In my experience people usually get physical with their dogs when the dogs do something "wrong." Most of my clients who hit or shook their dogs honestly didn't know what else to do. It's no good to tell people not to get rough with their dogs and then give them no alternative, so here's an alternative that works for almost all dogs and almost all people.
If your dog is doing something that you don't want her to do, your job is to do two things. First, stop her from doing what she's doing by startling her. You don't have to hurt her or terrorize her, just interrupt her by making a noise that evokes what is called the mammalian startle response. If you slap the wall or the table, drop a paperback book, or toss an empty pop can with a few pennies in it on the floor, she should momentarily look up to see what the noise was about. Like lightning, you're going to take advantage of her attention and redirect it onto doing what you want her to do. Say, for example, that your eight-month-old Labrador is chewing on the coffee table. Your job is to interrupt that behavior and instantly redirect her to doing something appropriate, like gnawing on the chew toy that you spent a fortune on last night. Say "No" in a low, quiet voice and immediately make a sound to startle her. In the microsecond that she looks up, say "Good girl" to praise her for stopping what she was doing, smooch or click your tongue to keep her attention on you, and then redirect her attention to something more appropriate.
The key is to be prepared to take advantage of that half a second (or less) of attention that you?re going to get when she looks up. It won't last long, and most beginners lose the moment by staring back at their dog while deciding what to do next. Their dogs figure that there's nothing interesting going on, so why not go back to chewing on the table leg? Be ready to act the microsecond that your dog looks up, and you'll find this working like a charm. It sounds simple, but as with all dog training, it takes some practice, because the timing of your responses needs to be in sync with your dog's behavior. Work on responding to your dog's actions as quickly as you can. Even if your timing isn't Olympian yet, you're going to be way ahead of the game if you remember the basics: interrupt the problem behavior and immediately redirect it to something else.
However, if your dog is absolutely committed to what she's doing-say, barking out the window at the neighbor's mutt who loves to taunt her-then there's probably no sound you can make that's going to get her attention. In cases like that, give up trying to get louder and louder from across the room and go over closer to her. I like to lure dogs away from contexts like that with a treat held right up to their nose, like luring a donkey with a carrot, and then ask them to do something else when they're away from all the excitement. In some cases dogs are so excited that it helps to quietly put their leash on and use that and food lures to help them move away from the focus of their attention. Then ask your dog to "Sit pretty" or "Go get your big ball" or "Go upstairs and wake up" (fill in the name of that other person in the house who always lets you get up to take the dog out). Once she learns that your voice is a predictor of something even more fun than what she's doing, you can drop out the food lure as your dog improves.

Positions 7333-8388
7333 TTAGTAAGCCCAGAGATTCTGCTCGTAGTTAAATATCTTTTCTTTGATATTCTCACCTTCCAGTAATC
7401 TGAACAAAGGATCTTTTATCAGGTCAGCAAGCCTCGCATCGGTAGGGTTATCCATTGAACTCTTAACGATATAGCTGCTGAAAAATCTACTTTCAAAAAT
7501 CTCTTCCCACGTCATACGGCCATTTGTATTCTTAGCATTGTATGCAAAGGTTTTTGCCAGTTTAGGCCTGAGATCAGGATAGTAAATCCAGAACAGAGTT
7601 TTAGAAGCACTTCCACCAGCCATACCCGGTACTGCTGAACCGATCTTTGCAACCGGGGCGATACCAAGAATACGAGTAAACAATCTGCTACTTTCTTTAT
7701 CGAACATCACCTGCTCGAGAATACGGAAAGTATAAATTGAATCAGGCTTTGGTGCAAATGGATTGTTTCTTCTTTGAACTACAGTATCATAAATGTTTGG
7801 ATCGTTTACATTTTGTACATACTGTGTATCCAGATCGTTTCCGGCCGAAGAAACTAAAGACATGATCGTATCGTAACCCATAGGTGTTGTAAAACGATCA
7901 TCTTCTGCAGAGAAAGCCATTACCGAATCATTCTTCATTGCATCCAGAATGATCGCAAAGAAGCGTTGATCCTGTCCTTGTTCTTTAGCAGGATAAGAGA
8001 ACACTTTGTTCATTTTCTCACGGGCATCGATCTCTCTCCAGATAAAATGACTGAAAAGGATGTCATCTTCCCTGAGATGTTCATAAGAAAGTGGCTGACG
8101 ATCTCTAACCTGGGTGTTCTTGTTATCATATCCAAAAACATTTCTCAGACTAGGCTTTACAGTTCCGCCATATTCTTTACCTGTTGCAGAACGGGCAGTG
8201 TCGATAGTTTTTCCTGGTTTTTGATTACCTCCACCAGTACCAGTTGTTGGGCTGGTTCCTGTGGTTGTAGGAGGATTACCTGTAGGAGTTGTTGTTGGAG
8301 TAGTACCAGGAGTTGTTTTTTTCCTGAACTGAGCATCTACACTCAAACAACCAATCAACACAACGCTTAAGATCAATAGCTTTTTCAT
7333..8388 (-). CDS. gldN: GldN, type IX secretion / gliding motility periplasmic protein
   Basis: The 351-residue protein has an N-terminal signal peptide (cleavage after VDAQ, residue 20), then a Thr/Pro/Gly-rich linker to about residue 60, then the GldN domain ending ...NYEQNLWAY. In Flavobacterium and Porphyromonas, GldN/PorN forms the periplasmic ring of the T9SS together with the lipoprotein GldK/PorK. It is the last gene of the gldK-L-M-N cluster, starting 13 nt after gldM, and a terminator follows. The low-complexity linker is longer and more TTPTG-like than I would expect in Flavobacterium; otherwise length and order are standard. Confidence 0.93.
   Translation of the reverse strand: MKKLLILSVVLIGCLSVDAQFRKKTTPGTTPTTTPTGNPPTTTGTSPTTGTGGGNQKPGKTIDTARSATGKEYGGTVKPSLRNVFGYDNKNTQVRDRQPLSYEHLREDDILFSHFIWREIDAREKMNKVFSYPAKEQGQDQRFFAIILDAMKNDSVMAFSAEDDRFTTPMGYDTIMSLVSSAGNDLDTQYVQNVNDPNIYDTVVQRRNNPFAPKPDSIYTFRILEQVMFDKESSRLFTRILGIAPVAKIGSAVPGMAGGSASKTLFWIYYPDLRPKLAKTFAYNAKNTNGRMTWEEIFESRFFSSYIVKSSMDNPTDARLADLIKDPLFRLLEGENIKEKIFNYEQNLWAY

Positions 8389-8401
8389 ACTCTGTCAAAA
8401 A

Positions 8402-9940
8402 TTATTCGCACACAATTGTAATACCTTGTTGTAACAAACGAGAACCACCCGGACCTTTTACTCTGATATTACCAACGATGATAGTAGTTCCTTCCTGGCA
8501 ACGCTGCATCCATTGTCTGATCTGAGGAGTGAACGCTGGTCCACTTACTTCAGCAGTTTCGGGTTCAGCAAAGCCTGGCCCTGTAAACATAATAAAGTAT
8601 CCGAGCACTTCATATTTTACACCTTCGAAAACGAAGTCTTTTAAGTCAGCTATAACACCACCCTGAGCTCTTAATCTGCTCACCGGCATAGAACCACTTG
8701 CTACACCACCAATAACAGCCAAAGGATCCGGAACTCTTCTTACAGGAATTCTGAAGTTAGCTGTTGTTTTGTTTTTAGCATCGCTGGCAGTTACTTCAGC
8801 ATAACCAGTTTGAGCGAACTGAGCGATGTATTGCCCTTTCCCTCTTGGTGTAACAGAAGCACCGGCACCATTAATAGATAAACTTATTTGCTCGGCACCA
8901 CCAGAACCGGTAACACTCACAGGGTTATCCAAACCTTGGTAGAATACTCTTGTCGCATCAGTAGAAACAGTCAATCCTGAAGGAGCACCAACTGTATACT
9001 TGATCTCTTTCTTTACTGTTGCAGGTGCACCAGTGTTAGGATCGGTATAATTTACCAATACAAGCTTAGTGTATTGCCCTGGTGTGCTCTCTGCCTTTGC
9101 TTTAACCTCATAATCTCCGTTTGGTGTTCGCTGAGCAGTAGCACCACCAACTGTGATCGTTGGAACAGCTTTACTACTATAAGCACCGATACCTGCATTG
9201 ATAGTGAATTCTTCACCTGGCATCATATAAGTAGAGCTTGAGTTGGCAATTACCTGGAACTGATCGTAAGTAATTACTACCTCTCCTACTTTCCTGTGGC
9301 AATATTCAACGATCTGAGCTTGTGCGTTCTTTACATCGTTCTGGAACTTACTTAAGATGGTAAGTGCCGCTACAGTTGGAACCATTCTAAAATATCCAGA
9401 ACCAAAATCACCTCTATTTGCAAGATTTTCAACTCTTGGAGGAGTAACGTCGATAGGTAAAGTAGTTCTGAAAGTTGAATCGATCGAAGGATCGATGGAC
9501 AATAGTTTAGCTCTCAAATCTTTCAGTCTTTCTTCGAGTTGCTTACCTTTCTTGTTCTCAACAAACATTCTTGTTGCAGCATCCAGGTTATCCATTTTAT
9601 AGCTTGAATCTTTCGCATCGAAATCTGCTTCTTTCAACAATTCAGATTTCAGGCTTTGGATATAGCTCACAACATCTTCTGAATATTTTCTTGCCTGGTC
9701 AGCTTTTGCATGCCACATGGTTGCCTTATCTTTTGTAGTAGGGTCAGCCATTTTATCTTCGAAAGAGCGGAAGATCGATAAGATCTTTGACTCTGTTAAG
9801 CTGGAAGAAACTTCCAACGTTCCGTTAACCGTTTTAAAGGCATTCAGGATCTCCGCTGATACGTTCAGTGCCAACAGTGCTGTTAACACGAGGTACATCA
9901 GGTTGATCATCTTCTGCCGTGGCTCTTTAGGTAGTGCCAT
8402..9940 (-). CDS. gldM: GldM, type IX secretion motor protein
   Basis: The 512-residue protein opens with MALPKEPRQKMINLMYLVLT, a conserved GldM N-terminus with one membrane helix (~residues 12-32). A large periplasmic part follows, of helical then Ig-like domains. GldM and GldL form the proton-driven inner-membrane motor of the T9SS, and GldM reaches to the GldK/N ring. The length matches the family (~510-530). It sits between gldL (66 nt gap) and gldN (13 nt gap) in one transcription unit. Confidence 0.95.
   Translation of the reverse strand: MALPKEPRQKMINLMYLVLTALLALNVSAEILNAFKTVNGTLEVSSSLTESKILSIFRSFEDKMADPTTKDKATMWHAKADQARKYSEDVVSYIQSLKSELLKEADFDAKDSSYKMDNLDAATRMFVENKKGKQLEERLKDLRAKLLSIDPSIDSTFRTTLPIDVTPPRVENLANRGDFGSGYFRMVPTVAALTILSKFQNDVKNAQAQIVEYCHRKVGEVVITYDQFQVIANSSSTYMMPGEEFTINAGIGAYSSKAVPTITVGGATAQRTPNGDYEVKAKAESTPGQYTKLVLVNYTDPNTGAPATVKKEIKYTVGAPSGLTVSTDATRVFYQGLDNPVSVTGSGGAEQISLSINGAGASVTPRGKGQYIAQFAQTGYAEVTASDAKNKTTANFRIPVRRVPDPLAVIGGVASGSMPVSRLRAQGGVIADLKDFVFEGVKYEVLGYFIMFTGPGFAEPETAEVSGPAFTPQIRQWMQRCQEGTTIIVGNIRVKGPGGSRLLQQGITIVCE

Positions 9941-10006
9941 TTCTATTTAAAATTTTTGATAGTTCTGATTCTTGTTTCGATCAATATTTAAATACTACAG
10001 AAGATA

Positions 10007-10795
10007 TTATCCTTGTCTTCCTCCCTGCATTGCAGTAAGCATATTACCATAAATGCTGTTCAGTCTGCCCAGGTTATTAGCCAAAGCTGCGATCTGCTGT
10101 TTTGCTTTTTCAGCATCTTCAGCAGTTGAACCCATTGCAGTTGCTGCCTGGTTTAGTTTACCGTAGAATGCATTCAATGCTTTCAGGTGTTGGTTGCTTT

These suggestions are not substitutes for a complete dog training manual or good video, or better yet, a good dog training class where you'll have a coach to help you out. But if you can get into the habit of interrupting your dog from doing what you don't want and simply redirecting him to what you do want him to do, both you and your dog will be much happier. It seems very human to stay fixated on the negative: "No!" seems to come out of our mouths as easily as breathing. But saying no doesn't teach a dog what to do, and it keeps the attention focused on it and nothing else. If I said, "Stop thinking about red. Now, I mean it, don't think about red!" how easy would it be? But if I said, "Don't think about red; think about blue-beautiful, cool blue. Think blue!" wouldn't it be easier to stop thinking about . . . What was that other color again? There are an infinite number of things that your dog can do wrong but only a few that he can do right. Why don't you make life easy and teach your dog what right is rather than continually saying no to yet one more thing that is wrong?
So when your dog is doing something wrong, say "No" quietly, use another sound to startle him to get his attention, and then redirect him on to doing something that he should be doing. Don't think about physically punishing him; think about teaching him. Replace the hot, red aggression of old-fashioned dog training with the calm, cool benevolence of sky blue. It's a lovely color.
Patricia McConnell Ph.D., is an adjunct assistant professor of zoology at the University of Wisconsin-Madison and a certified Applied Animal Behaviorist. Her company, Dog's Best Friend Ltd., specializes in family dog training and treating aggression in dogs.
Excerpted from The Other End of the Leash by Patricia McConnell, Ph.D.
Copyright 2002 by Patricia McConnell, Ph.D.
Excerpted by permission of Ballantine Books, a division of Random House, Inc. All rights reserved.
No part of this excerpt may be reproduced or reprinted without permission in writing from the publisher.